By Marina Makary
The Cairo Criminal Court postponed Wednesday the “Wadi El-Natrun” trial against ousted president Mohamed Morsi and 130 more Muslim Brotherhood members to 21 February, state-media reported.
While the defence tried to explain that the telephone that Morsi used to call Al Jazeera was given to him by a fellow prisoner during his imprisonment period, the court interrupted him. They clarified that Morsi had said that “someone gave it to him after he had escaped from prison and he answered the ringing phone and it was Al Jazeera”.
Morsi also complained that he has not seen his family since 7 November 2013, and demanded his right to see them.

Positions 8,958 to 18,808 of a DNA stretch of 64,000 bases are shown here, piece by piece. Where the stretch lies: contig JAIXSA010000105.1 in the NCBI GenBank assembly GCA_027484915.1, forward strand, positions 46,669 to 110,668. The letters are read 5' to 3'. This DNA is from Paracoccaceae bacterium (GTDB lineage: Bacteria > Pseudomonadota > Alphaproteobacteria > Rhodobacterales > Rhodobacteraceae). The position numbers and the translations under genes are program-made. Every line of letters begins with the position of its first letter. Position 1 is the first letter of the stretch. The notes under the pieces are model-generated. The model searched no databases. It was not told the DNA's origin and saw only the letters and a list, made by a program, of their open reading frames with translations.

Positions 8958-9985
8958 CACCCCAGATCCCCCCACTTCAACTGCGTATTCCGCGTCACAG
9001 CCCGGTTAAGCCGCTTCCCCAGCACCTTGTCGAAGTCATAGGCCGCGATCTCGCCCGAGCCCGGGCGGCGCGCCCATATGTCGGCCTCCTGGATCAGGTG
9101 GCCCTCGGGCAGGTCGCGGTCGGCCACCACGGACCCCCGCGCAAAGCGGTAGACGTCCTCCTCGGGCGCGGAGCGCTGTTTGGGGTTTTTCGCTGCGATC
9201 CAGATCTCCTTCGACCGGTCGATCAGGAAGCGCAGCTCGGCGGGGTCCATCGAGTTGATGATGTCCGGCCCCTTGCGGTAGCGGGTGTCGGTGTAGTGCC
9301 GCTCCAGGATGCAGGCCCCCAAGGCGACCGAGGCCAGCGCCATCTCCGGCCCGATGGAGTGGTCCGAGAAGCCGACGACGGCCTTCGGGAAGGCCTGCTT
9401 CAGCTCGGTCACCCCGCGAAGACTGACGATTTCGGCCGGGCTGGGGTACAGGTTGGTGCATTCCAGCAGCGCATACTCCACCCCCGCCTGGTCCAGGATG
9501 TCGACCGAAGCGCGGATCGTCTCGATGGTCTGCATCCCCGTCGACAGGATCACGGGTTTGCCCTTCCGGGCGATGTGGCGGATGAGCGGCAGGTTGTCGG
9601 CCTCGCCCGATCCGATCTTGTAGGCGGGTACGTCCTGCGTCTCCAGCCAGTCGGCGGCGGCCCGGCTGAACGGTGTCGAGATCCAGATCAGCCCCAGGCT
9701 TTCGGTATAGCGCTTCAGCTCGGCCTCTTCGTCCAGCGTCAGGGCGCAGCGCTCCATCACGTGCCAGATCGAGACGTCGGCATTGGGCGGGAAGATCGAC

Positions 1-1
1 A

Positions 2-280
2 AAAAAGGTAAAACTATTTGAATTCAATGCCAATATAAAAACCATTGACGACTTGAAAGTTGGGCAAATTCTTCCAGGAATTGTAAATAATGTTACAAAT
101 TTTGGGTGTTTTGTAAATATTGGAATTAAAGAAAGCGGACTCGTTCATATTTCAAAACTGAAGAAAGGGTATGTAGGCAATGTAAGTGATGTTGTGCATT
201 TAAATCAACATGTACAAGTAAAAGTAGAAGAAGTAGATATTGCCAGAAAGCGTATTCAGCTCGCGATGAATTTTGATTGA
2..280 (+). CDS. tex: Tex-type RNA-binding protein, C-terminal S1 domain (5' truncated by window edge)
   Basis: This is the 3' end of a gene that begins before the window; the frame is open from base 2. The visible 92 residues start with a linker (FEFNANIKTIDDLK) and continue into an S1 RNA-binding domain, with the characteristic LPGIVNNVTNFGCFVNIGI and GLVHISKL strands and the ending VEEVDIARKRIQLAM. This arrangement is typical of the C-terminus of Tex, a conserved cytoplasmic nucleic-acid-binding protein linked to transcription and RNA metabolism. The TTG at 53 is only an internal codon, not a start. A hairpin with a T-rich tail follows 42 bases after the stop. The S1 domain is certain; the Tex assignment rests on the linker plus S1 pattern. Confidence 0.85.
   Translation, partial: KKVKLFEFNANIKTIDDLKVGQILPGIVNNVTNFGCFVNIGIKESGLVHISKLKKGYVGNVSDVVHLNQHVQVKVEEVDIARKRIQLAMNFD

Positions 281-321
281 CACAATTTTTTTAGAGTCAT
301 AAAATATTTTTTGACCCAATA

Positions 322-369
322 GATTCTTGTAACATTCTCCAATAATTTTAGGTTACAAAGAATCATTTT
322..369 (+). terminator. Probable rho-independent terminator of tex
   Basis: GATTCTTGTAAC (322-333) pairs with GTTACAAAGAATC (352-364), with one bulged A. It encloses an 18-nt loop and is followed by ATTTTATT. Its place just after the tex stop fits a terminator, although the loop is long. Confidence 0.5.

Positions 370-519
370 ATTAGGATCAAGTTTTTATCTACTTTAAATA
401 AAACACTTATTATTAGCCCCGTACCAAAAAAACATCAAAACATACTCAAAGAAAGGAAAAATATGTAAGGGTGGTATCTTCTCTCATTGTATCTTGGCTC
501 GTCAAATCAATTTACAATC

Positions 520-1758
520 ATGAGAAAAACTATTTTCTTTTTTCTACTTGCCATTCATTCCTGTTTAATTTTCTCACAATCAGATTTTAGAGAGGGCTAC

The case, commonly known as the “prison break” trial, accuses Morsi and 130 other Muslim Brotherhood members of escaping Wadi El-Natrun prison during the 25 January Revolution.
State media had previously reported that Morsi does not recognise the trial, and that he described the process as “lacking jurisdiction and authority”. The former president has been in custody since his ouster by the military on 3 July, and is a co-defendant in three other trials. He has yet to receive a verdict in any of his trials.